Even the most churlish critic of Twenty20 must admit that it brings in the crowds - more than 11,000 turned up here yesterday - and provides thrilling entertainment. Or it seems to when Surrey play anyway as they followed up Thursday's extraordinary win against Middlesex, in which Tim Murtagh took a competition record six wickets, with another tense, error-strewn match against Hampshire.
This time, though, sensible cricket prevailed and Hampshire won through the application of that most important tool in a cricketer's armoury, the brain. It took a wily old pro and a young thruster desperate to make amends for a howler of an error in the field to do it, though. Shaun Udal and Jimmy Adams deserve plaudits for the way they relied on good technique and accumulation rather than slogging with more hope than expectation. That they needed to, however, was because their own top order had mimicked Surrey's earlier failings.
The Lions had slumped to 26 for 5 with a swipe, slog, miss and nick and the game should have been won then. Attack is all very well and, let's be honest, necessary, but James Benning lofted a catch to mid-off, Scott Newman was bowled attempting to drive, Ali Brown smashed one giant six and then perished next ball attempting the same, and Dominic Thornely edged a drive.
Hampshire, minus a beleaguered Shane Warne, were ecstatic and when Rikki Clarke put up another steepler to mid-wicket it looked like the match would not last 20 overs. Clarke tucked his bat under his arm and started for the pavilion but Adams dropped the catch. Clarke then compounded the bowler's misery by smashing him for six the very next ball.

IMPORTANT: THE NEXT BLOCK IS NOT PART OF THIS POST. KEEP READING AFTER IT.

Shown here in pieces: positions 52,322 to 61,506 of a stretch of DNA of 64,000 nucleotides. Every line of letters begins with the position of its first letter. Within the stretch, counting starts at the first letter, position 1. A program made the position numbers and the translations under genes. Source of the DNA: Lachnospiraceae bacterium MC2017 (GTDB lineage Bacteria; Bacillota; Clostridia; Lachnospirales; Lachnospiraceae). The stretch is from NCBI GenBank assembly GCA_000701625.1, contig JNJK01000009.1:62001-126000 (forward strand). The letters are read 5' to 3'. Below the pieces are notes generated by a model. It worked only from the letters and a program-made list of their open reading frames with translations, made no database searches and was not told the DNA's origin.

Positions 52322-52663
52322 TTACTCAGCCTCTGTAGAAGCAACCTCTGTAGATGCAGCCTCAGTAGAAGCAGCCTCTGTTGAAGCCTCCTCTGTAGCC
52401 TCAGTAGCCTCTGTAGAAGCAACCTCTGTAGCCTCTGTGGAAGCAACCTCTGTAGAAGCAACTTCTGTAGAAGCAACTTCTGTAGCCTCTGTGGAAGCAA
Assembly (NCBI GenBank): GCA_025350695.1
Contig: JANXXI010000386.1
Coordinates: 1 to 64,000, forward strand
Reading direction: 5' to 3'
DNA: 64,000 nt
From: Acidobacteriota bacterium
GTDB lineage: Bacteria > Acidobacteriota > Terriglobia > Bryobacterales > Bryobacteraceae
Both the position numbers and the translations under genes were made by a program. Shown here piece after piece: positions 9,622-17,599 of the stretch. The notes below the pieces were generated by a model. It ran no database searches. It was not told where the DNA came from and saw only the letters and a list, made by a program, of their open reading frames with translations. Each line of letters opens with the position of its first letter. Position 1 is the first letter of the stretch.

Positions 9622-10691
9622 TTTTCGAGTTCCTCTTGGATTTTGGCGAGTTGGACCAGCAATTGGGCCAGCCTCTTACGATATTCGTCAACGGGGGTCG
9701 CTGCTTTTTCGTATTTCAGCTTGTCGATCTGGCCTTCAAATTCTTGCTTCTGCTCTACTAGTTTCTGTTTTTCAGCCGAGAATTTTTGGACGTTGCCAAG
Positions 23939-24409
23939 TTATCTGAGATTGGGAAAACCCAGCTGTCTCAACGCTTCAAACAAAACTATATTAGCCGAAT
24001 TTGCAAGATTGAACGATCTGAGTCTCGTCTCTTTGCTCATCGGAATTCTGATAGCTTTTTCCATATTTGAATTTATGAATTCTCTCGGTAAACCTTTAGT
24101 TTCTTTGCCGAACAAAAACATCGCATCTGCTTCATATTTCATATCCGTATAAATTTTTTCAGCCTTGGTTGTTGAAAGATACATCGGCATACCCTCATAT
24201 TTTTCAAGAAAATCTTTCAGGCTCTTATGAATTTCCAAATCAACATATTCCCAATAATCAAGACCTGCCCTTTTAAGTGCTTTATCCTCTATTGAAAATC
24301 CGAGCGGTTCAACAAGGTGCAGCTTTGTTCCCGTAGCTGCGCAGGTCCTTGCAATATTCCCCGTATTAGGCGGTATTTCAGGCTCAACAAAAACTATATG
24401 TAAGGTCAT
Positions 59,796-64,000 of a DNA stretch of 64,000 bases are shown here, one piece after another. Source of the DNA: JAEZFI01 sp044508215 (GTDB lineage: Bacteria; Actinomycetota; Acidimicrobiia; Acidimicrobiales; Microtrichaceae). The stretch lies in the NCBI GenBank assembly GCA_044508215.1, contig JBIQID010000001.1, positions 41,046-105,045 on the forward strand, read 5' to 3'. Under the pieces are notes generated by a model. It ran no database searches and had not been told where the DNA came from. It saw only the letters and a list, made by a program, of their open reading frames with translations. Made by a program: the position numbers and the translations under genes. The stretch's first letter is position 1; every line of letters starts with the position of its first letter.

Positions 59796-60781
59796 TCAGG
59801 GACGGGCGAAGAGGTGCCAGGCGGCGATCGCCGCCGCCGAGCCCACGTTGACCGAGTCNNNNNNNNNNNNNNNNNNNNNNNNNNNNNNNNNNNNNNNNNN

It proved a costly miss as Clarke, revealingly for his team-mates already dismissed, began to score with good shots. However, he never enjoyed long enough support at the other end, both Ian Salisbury and Murtagh promising a partnership before being bowled. Clarke reached his half-century, but when he was last man out, caught at long-off, Surrey still had over four overs remaining. Not an ideal strategy, but Murtagh's miracle was fresh in their minds and Surrey have never lacked for confidence.
Hampshire do, though, especially without Warne and Kevin Pietersen, and when Brown sprinted back from slip to third man to claim a wonderful catch and then followed it next over with a direct-hit run out, the visitors were starting to panic at 6 for 2. Greg Lamb settled them with some powerful drives over cover but his dismissal with the score at 49 started a collapse that was mostly self induced.
Craig McMillan swept Nayan Doshi, the left-arm spinner, to deep mid-wicket, Sean Ervine inexplicably tried a reverse sweep and was stumped, Lawrence Prittipaul got a leading edge off Harbhajan Singh and then 19-year-old debutant Mitchell Stokes slogged tamely for a duck.
At 66 for 7, Surrey appeared to have escaped defeat once more and the reason was they held every chance offered. The basics in the field were being adhered to and it was a salutary lesson for both sides batting that when Adams and Udal applied the same, dare one say, old fashioned discipline to batting, they put on a chanceless and match-winning 53.Reuse content